You might think the Los Angeles Times would do pretty much anything to keep the loyalty of possibly the last teenagers in L.A. who still consume news in print. But no. Publisher Eddy Hartenstein has sent word to the students who produce L.A. Youth that the Times will no longer carry the cost of printing the country's biggest non-profit teen newspaper. I've seen jaws literally drop at hearing this news the last couple of days; the money is small for the Times and the impact great. L.A. Youth is now faced with possibly suspending after the next issue. A little background:
L.A. Youth was created in 1988 after a U.S. Supreme Court decision empowered school administrators to control the content of school newspapers. Many high school journalism programs and newspapers were devastated by this decision. L.A. Youth filled the void by restoring a free press and creating for young people a journalism program that fosters critical thinking, writing skills, literacy and civic education....
L.A. Youth newspaper now has a readership of 500,000 in Los Angeles County, and a website at www.layouth.com that attracts more than 45,000 visitors a month. We've also launched a special project to publish the work of youth in the foster care system. Many alums have graduated from college and have built on their experiences at L.A. Youth to have success in careers in journalism, teaching, research, and some other fields.
Oh for crissakes. LA Observed is throwing in a hundred bucks — the email going around town that follows has ways to contribute.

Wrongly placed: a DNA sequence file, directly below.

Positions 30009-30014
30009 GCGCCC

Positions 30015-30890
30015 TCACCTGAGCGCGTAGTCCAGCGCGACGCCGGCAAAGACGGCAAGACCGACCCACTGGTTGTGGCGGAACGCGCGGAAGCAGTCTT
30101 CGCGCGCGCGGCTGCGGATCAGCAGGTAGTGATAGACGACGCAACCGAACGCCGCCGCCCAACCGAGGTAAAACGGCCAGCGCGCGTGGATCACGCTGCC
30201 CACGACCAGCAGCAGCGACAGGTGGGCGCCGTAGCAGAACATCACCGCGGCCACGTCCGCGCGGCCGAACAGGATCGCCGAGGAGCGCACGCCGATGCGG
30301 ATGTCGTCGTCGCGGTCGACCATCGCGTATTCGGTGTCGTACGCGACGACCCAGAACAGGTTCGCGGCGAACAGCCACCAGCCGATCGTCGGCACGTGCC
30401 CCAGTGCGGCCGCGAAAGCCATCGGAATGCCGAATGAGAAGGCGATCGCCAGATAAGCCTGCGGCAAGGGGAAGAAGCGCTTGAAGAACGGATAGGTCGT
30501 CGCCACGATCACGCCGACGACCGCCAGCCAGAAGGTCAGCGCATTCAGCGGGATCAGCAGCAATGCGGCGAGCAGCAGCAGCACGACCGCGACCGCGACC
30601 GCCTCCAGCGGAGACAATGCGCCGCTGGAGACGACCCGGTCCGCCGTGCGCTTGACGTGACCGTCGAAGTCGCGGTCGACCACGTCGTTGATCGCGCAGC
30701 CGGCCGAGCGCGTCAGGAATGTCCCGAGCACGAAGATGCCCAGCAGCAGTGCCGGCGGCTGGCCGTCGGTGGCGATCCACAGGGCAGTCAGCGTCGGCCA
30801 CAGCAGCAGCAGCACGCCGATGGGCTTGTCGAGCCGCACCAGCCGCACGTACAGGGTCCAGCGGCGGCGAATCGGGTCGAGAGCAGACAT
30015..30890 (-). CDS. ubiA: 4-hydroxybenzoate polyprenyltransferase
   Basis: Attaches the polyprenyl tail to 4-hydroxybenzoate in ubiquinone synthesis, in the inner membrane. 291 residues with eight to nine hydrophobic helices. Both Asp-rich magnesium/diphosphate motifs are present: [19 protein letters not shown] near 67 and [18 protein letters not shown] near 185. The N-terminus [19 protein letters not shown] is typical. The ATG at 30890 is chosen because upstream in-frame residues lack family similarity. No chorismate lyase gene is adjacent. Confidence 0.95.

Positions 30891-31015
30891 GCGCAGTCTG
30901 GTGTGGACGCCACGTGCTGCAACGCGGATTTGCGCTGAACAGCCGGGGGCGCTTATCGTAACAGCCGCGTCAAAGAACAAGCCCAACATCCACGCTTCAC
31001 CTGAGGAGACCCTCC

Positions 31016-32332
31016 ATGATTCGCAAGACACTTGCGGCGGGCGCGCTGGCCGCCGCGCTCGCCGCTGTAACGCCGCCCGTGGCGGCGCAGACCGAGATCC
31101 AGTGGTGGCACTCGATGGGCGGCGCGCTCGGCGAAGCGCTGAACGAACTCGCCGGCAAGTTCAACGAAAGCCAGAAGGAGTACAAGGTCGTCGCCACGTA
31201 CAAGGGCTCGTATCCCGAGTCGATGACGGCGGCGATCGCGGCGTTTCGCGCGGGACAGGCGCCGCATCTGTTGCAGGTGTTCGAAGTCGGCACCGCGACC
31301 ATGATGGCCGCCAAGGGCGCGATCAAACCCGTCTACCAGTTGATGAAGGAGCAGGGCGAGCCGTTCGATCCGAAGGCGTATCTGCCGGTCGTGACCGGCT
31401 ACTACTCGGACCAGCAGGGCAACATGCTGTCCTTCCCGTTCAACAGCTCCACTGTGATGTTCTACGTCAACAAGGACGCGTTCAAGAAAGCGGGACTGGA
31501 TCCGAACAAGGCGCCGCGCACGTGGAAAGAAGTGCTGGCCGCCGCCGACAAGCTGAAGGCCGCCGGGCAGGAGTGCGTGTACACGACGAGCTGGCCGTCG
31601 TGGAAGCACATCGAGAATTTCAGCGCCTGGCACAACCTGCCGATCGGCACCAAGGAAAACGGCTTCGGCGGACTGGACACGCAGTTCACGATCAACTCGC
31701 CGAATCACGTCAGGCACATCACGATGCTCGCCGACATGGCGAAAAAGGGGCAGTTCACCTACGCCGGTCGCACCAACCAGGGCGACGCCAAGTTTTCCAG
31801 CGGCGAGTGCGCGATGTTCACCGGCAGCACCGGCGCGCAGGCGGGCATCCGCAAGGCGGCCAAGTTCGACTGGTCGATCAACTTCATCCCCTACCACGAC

L.A. Youth, the award-winning newspaper by and about teens, needs help to keep providing Los Angeles County teens with the only independent outlet to publish the stories affecting their lives.
Due to record downturns in the economy that have ravaged newspaper revenues, the Los Angeles Times can no longer afford to generously print and distribute the newspaper for free. Coupled with curtailed grants from foundations, L.A. Youth's ability to keep bringing difference-making narratives about gang violence, the foster care system, harrasment of LGBT students, college, dating, etc. is threatened.
With a circulation of 120,000 copies L.A. Youth is the largest non-profit teen newspaper in the United States, with each of the six issues reaching 500,000 readers in more than 1,300 classrooms.
The McCormick Foundation has offered L.A. Youth a $15,000 grant to help offset the increased cost.
This comes as the number of students participating has never been higher and the teachers' needs for it has never been more critical.
L.A. Youth's goal is to raise $50,000 to preserve the current press run so that no student, teacher, social worker or school counselor who wants the paper as a resource has to go without. Help us continue providing the newspaper to schools, group homes and libraries for free.
Go to layouth.com/donate to donate online via PayPal or learn how to send a donation to L.A. Youth.
Myrow, the founder and publisher, was an elementary school teacher in Los Angeles and a writer and editor in the Watts Writers Workshop founded by Budd Schulberg. Here's a Sandy Banks column in the Times last year about the paper.